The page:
Majority One

Rainbow Rockin' Chair: The Definitive Collection 1969-1971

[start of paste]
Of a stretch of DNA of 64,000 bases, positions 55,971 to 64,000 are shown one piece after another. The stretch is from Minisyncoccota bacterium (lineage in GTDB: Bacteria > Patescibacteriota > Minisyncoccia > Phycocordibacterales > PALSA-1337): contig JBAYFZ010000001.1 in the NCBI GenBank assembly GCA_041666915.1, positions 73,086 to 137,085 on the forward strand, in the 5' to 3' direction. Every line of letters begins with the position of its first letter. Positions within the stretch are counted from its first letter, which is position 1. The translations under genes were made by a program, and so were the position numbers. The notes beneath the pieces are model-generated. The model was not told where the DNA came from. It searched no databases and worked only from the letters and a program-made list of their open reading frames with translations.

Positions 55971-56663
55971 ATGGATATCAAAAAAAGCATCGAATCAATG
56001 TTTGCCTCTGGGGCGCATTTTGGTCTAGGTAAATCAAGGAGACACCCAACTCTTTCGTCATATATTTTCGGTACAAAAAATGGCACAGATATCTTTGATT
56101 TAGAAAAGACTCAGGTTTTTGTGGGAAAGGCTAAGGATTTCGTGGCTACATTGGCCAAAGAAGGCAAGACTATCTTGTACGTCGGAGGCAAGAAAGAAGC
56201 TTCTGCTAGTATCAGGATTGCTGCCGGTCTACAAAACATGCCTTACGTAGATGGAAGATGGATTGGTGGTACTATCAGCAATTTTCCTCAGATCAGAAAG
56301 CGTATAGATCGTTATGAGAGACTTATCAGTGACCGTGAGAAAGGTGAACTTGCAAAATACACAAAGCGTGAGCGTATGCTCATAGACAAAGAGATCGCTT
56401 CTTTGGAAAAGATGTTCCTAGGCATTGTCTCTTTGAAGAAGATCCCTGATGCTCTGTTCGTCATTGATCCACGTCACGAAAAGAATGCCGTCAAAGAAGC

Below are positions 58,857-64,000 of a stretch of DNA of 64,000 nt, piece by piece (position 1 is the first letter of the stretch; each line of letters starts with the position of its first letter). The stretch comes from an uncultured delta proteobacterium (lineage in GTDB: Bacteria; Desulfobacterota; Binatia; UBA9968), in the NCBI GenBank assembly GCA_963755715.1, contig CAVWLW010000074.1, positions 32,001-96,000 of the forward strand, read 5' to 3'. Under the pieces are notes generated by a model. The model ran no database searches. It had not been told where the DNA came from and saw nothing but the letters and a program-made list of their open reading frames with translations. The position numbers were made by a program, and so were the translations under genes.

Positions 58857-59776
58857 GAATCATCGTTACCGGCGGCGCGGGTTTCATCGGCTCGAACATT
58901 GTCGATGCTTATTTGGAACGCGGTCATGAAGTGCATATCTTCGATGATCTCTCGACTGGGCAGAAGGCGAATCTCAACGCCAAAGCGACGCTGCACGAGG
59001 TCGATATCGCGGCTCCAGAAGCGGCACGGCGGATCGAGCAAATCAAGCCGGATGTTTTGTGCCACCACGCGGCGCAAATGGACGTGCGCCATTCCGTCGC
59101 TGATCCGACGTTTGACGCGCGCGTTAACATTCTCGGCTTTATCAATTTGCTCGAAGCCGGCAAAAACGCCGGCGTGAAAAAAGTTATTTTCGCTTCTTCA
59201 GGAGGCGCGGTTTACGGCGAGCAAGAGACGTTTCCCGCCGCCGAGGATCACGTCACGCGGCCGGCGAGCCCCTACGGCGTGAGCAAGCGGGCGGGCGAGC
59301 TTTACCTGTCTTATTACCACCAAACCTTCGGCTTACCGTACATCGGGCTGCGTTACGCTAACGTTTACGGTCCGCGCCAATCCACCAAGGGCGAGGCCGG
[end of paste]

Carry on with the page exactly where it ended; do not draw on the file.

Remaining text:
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Most of the songs from Majority One's sole, self-titled album are on this 18-song compilation, filled out with some tracks from non-LP singles (some issued under the names the Majority, Black Label, and Rocky Cabbage), an alternate version of the B-side "Friday Man," and the previously unissued "Letter from the Queen." The material casually resembles the most cotton-candy, daintiest end of the Beatles' late-'60s psych-pop, though only in approach and production, and not in the quality of the actual songs. Though the arrangements bear the hallmarks of much British music of this sort from that period -- underwater-sounding distorted vocals, light orchestration, harpsichords, high harmonies, images of royalty and childhood, blends of hard-charging acoustic and electric guitars, a slight baroque classical flavor, and an overall jovial bounce -- there's not much compelling melodic substance. The uncharacteristically "Get Back Home" sounds a little like the early (but still post-Denny Laine) Moody Blues when they rocked hard, and "Rainbow Rocking Chair" itself sounds like Majority One might have been listening to the airiest and poppiest late-'60s Pink Floyd cuts (à la "Point Me at the Sky"). The two tracks here from early-'70s singles released under the name Rocky Cabbage are actually among the more impressive and mature, "Freedom" showing a power pop muscle to the guitars missing in much of their other recordings, and "Birds Must Learn to Fly" being a pleasant folk-rock ballad reminiscent of the late-'60s Beatles at their most laid-back. The music's still pleasant overall, though it doesn't stand out within its genre, and the liner notes run through the group's career in great detail.

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